In a surprise move, South Korea and the United States began deploying the highly controversial anti-missile system here, just hours after North Korea test-fired ballistic missiles that it said were aimed at US bases in Japan.
The allies confirmed Tuesday that two launchers of the US’ Terminal High Altitude Area Defense system arrived in South Korea’s Osan Air Base late Monday via the C-17 Globemaster III transport aircraft.
They are the first batch of the missile defense system designed to enhance the allies’ capabilities in countering North Korea’s growing missile threats. The deployment will be completed as early as next month, Seoul officials said.
“Continued provocative actions by North Korea, to include yesterday’s launch of multiple missiles, only confirm the prudence of our alliance decision last year to deploy THAAD to South Korea,” US Pacific Commander Adm. Harry Harris said in a statement.
This photo, released by US Forces Korea, shows the first elements of the US-built Terminal High-Attitude Area Defense arriving at Osan US Air Base in Pyeongtaek on Tuesday. (Yonhap)
Consisting of multiple launchers and an advanced radar, THAAD is intended to intercept short- and medium-range ballistic missiles at high altitudes. But its top-notch surveillance capability has unnerved China, which argues the system targets it.
Following the announcement, Beijing voiced its strong opposition to THAAD, warning Seoul and Washington will pay “consequences” for deploying the platform that would undermine its national security.
“We strongly oppose the decision to deploy THAAD and will take necessary steps to defend our security interest,” China’s Foreign Ministry spokesperson Geng Shuang said. “South Korea and the US will bear the consequences. ... We urge them not to go further down that wrong path.”
Fearing that THAAD’s radar may spy deep into its territory, China has been stepping up its retaliatory measures against South Korea, most recently instructing the country’s travel agencies to stop selling tour packages.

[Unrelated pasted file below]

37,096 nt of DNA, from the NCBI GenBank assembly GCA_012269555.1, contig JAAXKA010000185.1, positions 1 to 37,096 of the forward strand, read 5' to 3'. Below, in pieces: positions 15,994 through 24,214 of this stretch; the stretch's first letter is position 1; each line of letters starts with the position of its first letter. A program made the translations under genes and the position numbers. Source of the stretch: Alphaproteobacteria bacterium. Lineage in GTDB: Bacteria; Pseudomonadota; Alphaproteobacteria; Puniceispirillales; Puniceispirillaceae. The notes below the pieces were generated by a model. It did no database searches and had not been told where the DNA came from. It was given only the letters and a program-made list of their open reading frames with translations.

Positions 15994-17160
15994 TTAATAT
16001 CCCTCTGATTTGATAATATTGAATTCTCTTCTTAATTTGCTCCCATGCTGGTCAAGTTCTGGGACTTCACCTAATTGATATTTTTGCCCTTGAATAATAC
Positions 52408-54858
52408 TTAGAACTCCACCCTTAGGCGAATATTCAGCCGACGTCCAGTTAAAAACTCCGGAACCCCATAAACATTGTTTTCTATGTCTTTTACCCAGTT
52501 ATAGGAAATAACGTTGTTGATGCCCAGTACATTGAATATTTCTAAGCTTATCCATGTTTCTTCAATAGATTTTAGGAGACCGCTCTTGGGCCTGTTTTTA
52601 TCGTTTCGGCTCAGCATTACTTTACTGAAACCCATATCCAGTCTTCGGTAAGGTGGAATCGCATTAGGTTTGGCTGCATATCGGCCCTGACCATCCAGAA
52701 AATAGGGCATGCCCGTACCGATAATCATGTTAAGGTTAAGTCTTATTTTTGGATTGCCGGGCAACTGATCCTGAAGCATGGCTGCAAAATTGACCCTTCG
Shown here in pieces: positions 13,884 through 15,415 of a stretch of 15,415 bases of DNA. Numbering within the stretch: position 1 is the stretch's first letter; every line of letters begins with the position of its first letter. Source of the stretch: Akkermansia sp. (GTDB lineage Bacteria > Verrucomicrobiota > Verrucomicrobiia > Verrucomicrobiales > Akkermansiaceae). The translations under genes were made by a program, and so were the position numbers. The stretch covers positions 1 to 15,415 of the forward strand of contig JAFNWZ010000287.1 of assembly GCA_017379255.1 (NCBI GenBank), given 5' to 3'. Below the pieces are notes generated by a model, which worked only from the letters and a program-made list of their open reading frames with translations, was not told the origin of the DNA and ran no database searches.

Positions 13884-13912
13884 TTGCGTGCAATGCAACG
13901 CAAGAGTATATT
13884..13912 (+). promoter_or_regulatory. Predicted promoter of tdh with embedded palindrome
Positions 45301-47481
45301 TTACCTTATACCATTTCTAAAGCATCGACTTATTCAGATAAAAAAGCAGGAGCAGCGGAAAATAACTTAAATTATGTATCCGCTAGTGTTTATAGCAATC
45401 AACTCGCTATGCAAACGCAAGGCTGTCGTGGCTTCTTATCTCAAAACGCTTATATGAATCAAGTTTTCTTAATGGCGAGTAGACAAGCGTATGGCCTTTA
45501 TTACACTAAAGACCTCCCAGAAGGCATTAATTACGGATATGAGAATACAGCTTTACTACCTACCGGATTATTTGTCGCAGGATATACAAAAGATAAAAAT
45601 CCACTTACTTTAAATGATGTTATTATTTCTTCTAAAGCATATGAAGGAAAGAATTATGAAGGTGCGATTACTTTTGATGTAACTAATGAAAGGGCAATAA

Seoul‘s defense and ministries said they did not notify China of the development in advance, highlighting that it was “solely” for the defense of South Korea against the North‘s threats.
South Korea’s acting President Hwang Kyo-ahn and US president Donald Trump spoke on the phone early Tuesday, hours after the arrival of THAAD elements here. They shared the need to sternly deal with the North’s latest launch, casting it as “not only a breach of UN Security Council resolutions, but also a provocation against the international community,” Cheong Wa Dae said.
Trump also highlighted the need for closer bilateral cooperation in coping with North Korea’s military issues, including its missile and nuclear provocations, through in-depth discussions at future two-way high-level meetings.
The newly arrived launchers and other equipment have been transferred to a US military base for a temporary stay until being installed at its site in Seongju, North Gyeongsang Province, Seoul’s Defense Ministry said, declining to elaborate on its current location due to security concerns.
The move came as the allies are quickening the deployment process in part to minimize any potential setbacks due to political uncertainties in South Korea, which is expected to hold a presidential election within a few months. Seoul’s military acquired land to host the battery last month from Lotte Group and is now in consultations with the US Forces Korea over its handover.
But the ministry refused to provide a detailed deployment schedule and how many launchers will be stationed eventually, citing security concerns. A THAAD battery is comprised of six truck-mounted launchers, 48 interceptors, a fire control and communications unit and an AN/TPY-2 radar, but the one in the US’ Guam base has four launchers.
Ministry officials also ruled out the possibility for the new system would be employed during the joint annual military exercises. They have said the allies would apply an operational guideline to counter North Korea’s nuclear and missile facilities including the use of THAAD for the Key Resolve computer-simulated drills scheduled to kick off next week.
“The THAAD batteries did not come here to participate in the combined exercise,” said an official from the Combined Forces Command. “The deployment process has just begun.”
By Yeo Jun-suk (firstname.lastname@example.org)